My food challenge

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This topic contains 13 replies, has 12 voices, and was last updated by Avatar of bradaellis bradaellis 3 years, 2 months ago.

Viewing 14 posts - 1 through 14 (of 14 total)
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  • #17170
    Avatar of panda
    panda
    Participant

    I love training toward my triathlon goals, I am definetly a MOP with a goal not to finish to close to the bottom of the pack. I can say I’m very disciplined in my training and follow my plan very well. One of my primary goals with triathlons is to loose weight, then stay at a healthy weight. Triathlons are an awesome way to reach that goal.

    The hardest thing for me to do is maintain a healthy diet. I doubt it applies to a lot of people here because we are all such finely tuned specimens :) , but sometimes for me passing up an extra plate, or a quick lunch trip out with co-workers to a not so healhty place seems as hard as running a 10k (or think whatever distance is hard for you). I know that your body will crave more when you work out, but its the choice of foods that is the battle for me.

    I find it interesting how my will power can be so good with training, and so bad with food. I’m just throwing my thoughts out there.

    #169230
    Avatar of JLEX
    JLEX
    Participant

    I find the more I train the better my diet becomes, if I’m training hard it feels like I’m doing myself a disservice by eating junk and I tend to eat as well as possible the more I do. Maybe if you nail all the training you’ll be less inclined to eat the junk. Though that said everyone deserves a food break once in a while!

    #169232
    Avatar of paganopj
    paganopj
    Participant

    Interesting. I eat more crap when I am not training….probably because I’m not training when I have a lot of external stress and that gravitates me to the crap! When I get focused, I am able to eat better because I want the most from my training. I also keep a food log in Excel to keep me honest. That’s how I lost 100lbs.

    #169234
    Avatar of big 3
    big 3
    Participant
    panda wrote:
    I know that your body will crave more when you work out, but its the choice of foods that is the battle for me.

    I find it interesting how my will power can be so good with training, and so bad with food. I’m just throwing my thoughts out there.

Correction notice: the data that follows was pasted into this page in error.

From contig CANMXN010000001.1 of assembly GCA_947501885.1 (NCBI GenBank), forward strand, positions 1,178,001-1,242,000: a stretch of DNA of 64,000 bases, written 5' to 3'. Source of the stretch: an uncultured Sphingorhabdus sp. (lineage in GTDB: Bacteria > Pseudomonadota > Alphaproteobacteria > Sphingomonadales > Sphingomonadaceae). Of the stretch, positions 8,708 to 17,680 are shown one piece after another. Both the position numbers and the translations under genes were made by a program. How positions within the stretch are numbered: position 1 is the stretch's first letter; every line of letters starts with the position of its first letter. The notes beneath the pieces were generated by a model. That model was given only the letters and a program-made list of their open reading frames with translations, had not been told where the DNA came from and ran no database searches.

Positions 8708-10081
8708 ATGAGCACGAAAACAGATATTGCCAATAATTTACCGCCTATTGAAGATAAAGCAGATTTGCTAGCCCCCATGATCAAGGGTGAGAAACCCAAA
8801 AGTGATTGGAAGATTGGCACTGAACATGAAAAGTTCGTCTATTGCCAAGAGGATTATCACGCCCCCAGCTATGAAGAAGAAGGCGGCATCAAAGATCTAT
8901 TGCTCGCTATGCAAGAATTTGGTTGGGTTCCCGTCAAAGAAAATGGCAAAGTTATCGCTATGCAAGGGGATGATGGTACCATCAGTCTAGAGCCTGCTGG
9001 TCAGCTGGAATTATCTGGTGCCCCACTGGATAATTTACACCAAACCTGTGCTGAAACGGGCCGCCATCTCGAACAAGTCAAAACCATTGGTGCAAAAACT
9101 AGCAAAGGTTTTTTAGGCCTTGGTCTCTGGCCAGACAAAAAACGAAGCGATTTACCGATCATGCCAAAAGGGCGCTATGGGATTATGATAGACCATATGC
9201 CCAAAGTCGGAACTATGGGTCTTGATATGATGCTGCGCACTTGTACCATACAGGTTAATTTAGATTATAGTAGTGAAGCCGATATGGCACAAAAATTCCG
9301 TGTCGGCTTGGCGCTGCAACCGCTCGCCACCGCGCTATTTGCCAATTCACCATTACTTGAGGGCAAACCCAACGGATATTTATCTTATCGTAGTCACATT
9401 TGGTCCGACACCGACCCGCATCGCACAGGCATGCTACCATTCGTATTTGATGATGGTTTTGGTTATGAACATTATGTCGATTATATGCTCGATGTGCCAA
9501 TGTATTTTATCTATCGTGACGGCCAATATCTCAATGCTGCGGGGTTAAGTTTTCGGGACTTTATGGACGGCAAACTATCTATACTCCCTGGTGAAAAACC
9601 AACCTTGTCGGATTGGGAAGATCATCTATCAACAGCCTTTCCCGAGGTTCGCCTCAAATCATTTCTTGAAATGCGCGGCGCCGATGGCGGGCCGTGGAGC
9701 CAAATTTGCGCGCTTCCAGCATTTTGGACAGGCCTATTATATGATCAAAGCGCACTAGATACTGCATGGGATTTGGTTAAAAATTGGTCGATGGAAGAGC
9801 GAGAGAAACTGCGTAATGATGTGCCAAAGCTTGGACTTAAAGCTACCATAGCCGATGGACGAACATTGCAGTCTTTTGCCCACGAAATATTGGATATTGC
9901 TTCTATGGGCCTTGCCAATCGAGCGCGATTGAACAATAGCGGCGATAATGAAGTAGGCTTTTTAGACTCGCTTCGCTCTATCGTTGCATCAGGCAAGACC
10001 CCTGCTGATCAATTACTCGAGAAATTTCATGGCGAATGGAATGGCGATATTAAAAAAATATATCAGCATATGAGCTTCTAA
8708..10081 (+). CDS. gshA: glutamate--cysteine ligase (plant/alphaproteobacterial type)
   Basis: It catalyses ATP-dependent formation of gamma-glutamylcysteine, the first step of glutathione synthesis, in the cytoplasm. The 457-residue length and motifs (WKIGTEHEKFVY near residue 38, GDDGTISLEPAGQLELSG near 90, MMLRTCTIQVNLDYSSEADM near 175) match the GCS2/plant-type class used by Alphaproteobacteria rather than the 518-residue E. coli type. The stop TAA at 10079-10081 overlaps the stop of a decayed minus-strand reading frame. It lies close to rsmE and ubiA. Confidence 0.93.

You are on the right track with your thinking. The choice of foods is the battle. Your workouts will allow you to lose some weight when you first change your lifestyle to be more active. There is a limit to how much you can workout tho’, and as you said, working out will cause you to eat more.
    I’ve dropped 50-60 pounds from when I first started a few years ago. (currently 50, need to get back to 60). I can tell you that one of the best things I did was track my food on fitday.com. By doing that, I was able to go down the list and see the high calorie density foods that really were my downfall. Making big cuts in a few big ticket foods, while adding some volumetric foods (oatmeal, salads, vegetables) and then watching the weight fall off as a result, really drove home the importance of eating well.
    I get the mental battle as well. I think to start, you just have to want the weight loss more than the Pizza. There is no easy way around that to start. Eventually that battle becomes much easier. I don’t have any trouble watching people eat the foods I used to love because I know what those things do to me. I may be jealous of the fact that those people may have a metabolism that I just don’t have, but what can you do?
    I’m not sure how much you have to lose but I can tell you from experience when I started this, I never would have imagined that I would ever swim, bike or run as fast as I do now. Lose the weight and set a bunch of PRs!
    Good Luck

    #169239
    Avatar of panda
    panda
    Participant

    Thanks for the encouragement. Losing 50 is my goal right now. The good news is my wife is on board with this and right now we are in the process of purging the house of all the bad stuff. I think I will start a log, why not I already keep one for the workouts. I will check out fitday. I just have to approach this the same way as I do with the training. I know my weaknesses, and then work to address them.

    100lbs lost is awesome paganopj, 50-60 is just as amazing big3. I hope to be able to tell the same story (sooner rather than later.)

    #169241